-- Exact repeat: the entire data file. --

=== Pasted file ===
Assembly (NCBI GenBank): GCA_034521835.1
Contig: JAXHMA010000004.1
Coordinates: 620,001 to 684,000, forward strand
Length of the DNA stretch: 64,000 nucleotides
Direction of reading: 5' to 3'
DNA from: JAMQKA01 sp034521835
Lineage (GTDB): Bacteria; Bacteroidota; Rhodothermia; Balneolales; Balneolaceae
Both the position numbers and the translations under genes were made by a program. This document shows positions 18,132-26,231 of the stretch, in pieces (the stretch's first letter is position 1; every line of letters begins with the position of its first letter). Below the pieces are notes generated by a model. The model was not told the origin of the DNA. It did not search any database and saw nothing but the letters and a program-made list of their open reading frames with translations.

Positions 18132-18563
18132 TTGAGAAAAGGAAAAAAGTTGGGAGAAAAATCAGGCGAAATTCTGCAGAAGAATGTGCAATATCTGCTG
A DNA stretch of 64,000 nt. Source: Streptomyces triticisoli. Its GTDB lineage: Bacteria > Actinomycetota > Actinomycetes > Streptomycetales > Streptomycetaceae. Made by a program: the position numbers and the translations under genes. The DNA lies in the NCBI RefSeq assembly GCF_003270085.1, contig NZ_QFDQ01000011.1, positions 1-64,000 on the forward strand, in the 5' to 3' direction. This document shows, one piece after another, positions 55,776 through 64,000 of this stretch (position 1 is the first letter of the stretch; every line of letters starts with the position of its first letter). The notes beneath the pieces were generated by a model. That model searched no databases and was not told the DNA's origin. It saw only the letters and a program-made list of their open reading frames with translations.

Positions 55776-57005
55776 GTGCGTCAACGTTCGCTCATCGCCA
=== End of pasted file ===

Assembly (NCBI GenBank): GCA_034521835.1
Contig: JAXHMA010000004.1
Coordinates: 620,001 to 684,000, forward strand
Length of the DNA stretch: 64,000 nucleotides
Direction of reading: 5' to 3'
DNA from: JAMQKA01 sp034521835
Lineage (GTDB): Bacteria; Bacteroidota; Rhodothermia; Balneolales; Balneolaceae
Both the position numbers and the translations under genes were made by a program. This document shows positions 18,132-26,231 of the stretch, in pieces (the stretch's first letter is position 1; every line of letters begins with the position of its first letter). Below the pieces are notes generated by a model. The model was not told the origin of the DNA. It did not search any database and saw nothing but the letters and a program-made list of their open reading frames with translations.

Positions 18132-18563
18132 TTGAGAAAAGGAAAAAAGTTGGGAGAAAAATCAGGCGAAATTCTGCAGAAGAATGTGCAATATCTGCTG
A DNA stretch of 64,000 nt. Source: Streptomyces triticisoli. Its GTDB lineage: Bacteria > Actinomycetota > Actinomycetes > Streptomycetales > Streptomycetaceae. Made by a program: the position numbers and the translations under genes. The DNA lies in the NCBI RefSeq assembly GCF_003270085.1, contig NZ_QFDQ01000011.1, positions 1-64,000 on the forward strand, in the 5' to 3' direction. This document shows, one piece after another, positions 55,776 through 64,000 of this stretch (position 1 is the first letter of the stretch; every line of letters starts with the position of its first letter). The notes beneath the pieces were generated by a model. That model searched no databases and was not told the DNA's origin. It saw only the letters and a program-made list of their open reading frames with translations.

Positions 55776-57005
55776 GTGCGTCAACGTTCGCTCATCGCCA